In screenwriting terminology Deux Ex Machina/God in the machine refers to breaking one of the cardinal rules. If you throw something in from out of left field, at the 11th hour at the moment of our characters being most at risk, which magically saves the day, audiences will feel cheated and unfulfilled. With "The Return" it seems that Lynch/Frost have strived to break all of those cardinal rules. Another being "show don't tell" - and remember how all of the most important information is simply given by Cole calmly speaking in uninterrupted monologues in his hotel room. Add to this puncturing the "Hero's Journey" framework by infantilizing Cooper for most of the season and there is definitely a pattern to this. How do you revolutionize and alter a medium: by breaking all of its rules. Some of these experiments worked better than others, but it has been very rewarding to watch the attempts.
User avatar
laughingpinecone
Posts: 681
Joined: Wed Mar 30, 2016 6:45 am
Location: D'ni
Contact:

Re: Mark Frost's Contributions to TP:TR (Speculation)

Postby laughingpinecone » Thu Nov 09, 2017 7:21 am

I went through Wikipedia's Deus ex machina page after his reply and I found a couple of interesting quotes to mumble over, in addition to the basic confirmation of the fact that Freddie's intervention (or the Fireman's trough Freddie, if you will) was intentionally jarring and out of left field:

Aristotle praised Euripides, however, for generally ending his plays with bad fortune, which he viewed as correct in tragedy, and somewhat excused the intervention of a deity by suggesting that "astonishment" should be sought in tragic drama:[17]
Irrationalities should be referred to what people say: that is one solution, and also sometimes that it is not irrational, since it is probable that improbable things will happen.

Other champions of the device believe that it can be a spectacular agent of subversion. It can be used to undercut generic conventions and challenge cultural assumptions and the privileged role of tragedy as a literary/theatrical model"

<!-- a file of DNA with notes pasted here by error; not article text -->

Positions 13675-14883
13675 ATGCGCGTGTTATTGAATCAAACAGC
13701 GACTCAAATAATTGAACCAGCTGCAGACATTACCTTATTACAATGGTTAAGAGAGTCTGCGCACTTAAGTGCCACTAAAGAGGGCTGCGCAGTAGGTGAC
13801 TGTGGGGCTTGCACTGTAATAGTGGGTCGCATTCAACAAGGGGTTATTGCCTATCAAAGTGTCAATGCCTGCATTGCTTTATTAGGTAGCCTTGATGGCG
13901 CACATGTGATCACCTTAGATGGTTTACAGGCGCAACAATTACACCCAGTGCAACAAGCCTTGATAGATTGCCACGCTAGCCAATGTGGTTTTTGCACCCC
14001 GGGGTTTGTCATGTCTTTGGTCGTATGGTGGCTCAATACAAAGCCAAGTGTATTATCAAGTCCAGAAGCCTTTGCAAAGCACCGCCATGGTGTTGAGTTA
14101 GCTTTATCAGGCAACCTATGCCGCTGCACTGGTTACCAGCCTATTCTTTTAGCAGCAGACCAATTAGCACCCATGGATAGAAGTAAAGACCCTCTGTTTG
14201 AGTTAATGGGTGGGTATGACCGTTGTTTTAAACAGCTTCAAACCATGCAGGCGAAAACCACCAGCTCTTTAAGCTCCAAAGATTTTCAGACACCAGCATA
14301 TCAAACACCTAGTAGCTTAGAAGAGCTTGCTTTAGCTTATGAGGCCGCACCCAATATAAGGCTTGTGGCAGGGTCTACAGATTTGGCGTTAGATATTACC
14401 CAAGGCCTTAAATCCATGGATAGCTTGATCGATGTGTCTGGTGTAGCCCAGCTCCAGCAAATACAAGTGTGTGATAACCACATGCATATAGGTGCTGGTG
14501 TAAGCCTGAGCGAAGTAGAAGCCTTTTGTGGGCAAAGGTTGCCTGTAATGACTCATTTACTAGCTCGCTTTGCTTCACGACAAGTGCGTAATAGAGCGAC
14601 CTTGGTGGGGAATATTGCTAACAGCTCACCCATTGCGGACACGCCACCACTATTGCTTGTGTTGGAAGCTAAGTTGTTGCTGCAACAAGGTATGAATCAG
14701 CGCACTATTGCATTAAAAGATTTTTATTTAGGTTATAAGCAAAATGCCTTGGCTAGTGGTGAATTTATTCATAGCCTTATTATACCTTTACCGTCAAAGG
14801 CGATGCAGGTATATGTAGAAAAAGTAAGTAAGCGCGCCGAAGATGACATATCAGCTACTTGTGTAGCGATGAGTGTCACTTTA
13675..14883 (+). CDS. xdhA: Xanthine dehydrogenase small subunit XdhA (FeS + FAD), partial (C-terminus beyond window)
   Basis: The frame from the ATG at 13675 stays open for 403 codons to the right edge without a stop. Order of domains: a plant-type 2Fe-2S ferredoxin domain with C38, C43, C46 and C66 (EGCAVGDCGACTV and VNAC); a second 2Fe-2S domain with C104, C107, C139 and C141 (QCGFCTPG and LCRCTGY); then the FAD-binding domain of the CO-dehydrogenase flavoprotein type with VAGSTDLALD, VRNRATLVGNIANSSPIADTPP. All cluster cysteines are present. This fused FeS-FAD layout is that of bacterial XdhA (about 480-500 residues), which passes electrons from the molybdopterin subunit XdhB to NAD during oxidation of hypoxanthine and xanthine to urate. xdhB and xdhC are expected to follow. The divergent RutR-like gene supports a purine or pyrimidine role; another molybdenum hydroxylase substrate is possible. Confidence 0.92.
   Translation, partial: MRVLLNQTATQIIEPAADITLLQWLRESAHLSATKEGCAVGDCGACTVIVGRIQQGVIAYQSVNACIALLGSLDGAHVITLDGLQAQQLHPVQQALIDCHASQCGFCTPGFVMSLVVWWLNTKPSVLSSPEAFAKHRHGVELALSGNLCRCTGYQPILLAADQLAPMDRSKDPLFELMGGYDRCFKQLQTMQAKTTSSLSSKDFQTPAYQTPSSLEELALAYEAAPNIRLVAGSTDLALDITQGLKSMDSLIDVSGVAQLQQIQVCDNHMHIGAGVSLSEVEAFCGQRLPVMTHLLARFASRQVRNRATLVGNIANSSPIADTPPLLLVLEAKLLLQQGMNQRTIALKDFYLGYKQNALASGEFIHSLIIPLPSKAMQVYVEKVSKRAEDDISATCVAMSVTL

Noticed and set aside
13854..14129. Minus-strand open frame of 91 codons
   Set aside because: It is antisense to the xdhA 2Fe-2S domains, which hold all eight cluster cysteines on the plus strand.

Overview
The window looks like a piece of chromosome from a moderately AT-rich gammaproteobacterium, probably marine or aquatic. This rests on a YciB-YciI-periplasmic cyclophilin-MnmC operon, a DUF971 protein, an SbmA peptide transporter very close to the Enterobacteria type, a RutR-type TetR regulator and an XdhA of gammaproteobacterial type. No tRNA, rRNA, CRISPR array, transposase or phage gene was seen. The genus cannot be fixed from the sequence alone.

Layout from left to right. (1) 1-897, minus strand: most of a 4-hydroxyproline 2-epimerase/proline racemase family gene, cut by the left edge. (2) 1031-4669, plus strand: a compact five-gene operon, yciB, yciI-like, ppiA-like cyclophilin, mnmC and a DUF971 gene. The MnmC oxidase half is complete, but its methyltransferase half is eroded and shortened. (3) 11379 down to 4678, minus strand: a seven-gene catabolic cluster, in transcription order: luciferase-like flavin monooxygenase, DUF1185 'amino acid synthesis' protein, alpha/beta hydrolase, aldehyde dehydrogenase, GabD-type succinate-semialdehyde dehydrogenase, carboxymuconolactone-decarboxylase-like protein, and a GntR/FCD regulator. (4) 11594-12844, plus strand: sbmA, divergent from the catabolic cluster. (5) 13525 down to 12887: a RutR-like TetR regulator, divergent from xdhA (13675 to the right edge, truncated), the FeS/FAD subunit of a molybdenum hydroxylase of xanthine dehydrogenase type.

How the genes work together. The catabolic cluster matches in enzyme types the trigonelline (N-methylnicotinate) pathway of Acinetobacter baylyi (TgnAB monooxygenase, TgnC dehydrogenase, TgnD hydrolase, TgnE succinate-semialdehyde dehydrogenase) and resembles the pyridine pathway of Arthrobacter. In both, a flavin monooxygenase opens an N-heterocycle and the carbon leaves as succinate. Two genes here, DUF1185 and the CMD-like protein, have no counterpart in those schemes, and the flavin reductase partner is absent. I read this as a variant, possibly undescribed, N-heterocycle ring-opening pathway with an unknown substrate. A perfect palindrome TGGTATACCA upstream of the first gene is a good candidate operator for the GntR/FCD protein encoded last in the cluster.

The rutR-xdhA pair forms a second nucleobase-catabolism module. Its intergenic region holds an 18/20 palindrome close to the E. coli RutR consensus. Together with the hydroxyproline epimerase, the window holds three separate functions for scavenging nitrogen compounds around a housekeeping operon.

"However, other scholars have looked at Euripides' use of deus ex machina and described its use as an integral part of the plot designed for a specific purpose. Often Euripides' plays would begin with gods, so it is argued that it would be natural for the gods to finish the action. The conflict throughout Euripides' plays would be caused by the meddling of the gods and therefore would make sense to both the playwright and the audience of the time that the gods would resolve all conflict that they began.

Some 20th-century revisionist criticism suggests that deus ex machina cannot be viewed in these simplified terms, and contends that the device allows mortals to "probe" their relationship with the divine.[24] Rush Rehm in particular cites examples of Greek tragedy in which the deus ex machina complicates the lives and attitudes of characters confronted by the deity, while simultaneously bringing the drama home to its audience.
] The gathered are known by their faces of stone.
User avatar
AgentEcho
Posts: 260
Joined: Sat Mar 04, 2017 11:57 am

Re: Mark Frost's Contributions to TP:TR (Speculation)

Postby AgentEcho » Fri Nov 17, 2017 9:57 am

Mark Frost drops the most amount of detail yet about the process from which the new season developed in the Sam Esmail conversation. One very relevant note was that they did keep talking out the story until it made sense to both of them, and he very much paints a picture that Frost is totally on board with every aspect of the new season.

Return to “Season 3 (2017) The Return (Spoilers)”

Who is online

Users browsing this forum: ^◊^, Bing [Bot] and 14 guests